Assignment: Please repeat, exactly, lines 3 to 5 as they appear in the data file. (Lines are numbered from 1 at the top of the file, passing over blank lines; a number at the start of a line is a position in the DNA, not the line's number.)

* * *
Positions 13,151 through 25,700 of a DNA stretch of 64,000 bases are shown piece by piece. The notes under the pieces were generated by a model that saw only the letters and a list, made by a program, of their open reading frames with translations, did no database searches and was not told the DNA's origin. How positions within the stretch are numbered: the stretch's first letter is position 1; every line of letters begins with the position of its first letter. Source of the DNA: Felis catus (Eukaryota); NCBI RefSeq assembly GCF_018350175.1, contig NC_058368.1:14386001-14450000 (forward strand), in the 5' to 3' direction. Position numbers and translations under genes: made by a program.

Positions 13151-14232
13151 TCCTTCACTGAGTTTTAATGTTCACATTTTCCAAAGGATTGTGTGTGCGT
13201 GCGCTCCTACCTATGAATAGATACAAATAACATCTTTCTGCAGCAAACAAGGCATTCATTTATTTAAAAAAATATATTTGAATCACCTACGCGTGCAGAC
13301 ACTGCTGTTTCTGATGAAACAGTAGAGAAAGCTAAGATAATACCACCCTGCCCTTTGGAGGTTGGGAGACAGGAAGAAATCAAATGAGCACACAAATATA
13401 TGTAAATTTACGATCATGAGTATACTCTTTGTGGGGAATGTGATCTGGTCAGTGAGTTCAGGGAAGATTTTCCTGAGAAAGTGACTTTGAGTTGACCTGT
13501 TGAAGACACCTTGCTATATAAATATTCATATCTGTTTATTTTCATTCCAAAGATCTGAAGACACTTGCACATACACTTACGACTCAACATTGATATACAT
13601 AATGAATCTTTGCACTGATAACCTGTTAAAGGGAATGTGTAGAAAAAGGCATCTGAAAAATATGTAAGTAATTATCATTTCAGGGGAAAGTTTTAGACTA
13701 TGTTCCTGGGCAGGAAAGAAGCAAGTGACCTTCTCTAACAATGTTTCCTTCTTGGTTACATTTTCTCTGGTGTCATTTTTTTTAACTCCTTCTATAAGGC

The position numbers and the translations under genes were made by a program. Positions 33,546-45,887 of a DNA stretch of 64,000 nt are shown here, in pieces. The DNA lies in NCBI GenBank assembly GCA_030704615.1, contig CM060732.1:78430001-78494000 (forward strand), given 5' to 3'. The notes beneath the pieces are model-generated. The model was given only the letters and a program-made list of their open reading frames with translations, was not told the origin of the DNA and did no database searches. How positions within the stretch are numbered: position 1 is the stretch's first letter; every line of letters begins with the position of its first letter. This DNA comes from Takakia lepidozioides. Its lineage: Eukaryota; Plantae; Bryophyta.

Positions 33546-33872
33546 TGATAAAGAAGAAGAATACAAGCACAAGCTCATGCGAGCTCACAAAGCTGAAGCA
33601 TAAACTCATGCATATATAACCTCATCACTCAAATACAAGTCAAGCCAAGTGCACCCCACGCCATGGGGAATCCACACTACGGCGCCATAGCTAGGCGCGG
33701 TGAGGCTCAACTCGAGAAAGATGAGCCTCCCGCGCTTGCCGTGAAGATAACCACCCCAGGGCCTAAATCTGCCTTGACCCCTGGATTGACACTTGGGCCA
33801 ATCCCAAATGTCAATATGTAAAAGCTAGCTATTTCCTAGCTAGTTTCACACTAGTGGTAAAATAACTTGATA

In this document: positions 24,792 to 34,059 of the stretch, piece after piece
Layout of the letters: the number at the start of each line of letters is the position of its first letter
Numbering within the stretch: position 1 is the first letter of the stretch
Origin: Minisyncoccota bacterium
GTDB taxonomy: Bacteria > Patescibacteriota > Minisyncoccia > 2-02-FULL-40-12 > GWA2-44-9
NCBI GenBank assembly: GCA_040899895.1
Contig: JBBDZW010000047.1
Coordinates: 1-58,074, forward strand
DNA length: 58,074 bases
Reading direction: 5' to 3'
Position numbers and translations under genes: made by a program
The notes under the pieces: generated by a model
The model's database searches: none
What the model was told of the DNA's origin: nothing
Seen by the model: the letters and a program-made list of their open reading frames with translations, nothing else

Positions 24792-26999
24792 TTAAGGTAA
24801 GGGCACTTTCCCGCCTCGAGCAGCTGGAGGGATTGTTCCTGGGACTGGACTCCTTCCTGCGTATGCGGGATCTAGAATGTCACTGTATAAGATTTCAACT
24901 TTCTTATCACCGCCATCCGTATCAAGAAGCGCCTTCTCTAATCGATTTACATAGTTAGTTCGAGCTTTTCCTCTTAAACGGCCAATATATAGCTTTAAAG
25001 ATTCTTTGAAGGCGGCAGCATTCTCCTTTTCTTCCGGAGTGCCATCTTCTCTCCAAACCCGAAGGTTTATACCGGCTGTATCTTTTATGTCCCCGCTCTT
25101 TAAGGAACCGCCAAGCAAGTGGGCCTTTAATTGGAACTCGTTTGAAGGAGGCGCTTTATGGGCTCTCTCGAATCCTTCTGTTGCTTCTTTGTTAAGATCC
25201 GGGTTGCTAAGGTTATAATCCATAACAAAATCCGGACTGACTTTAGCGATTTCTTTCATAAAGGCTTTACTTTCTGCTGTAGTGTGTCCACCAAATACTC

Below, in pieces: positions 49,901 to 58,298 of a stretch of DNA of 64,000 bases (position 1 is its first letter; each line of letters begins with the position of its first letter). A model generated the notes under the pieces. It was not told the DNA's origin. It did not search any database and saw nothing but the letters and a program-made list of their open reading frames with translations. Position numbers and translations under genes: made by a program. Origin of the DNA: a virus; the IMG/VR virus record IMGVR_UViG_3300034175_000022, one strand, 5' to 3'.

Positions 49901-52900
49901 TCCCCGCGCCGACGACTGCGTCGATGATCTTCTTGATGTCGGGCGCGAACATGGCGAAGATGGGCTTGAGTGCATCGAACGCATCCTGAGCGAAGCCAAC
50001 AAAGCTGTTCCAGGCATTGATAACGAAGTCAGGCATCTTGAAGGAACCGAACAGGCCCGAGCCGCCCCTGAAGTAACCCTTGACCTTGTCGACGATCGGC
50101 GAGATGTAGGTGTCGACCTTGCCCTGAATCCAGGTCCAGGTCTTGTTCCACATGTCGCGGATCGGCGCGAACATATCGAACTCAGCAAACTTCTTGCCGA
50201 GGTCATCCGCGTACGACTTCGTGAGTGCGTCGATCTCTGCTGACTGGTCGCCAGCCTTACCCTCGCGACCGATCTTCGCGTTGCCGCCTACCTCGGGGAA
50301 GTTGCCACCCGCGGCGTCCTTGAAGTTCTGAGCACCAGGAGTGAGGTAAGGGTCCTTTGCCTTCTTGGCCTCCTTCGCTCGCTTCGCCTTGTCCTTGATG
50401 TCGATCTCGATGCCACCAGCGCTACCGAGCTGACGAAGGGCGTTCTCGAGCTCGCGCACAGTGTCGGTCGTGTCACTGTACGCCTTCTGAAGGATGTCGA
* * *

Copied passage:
13151 TCCTTCACTGAGTTTTAATGTTCACATTTTCCAAAGGATTGTGTGTGCGT
13201 GCGCTCCTACCTATGAATAGATACAAATAACATCTTTCTGCAGCAAACAAGGCATTCATTTATTTAAAAAAATATATTTGAATCACCTACGCGTGCAGAC
13301 ACTGCTGTTTCTGATGAAACAGTAGAGAAAGCTAAGATAATACCACCCTGCCCTTTGGAGGTTGGGAGACAGGAAGAAATCAAATGAGCACACAAATATA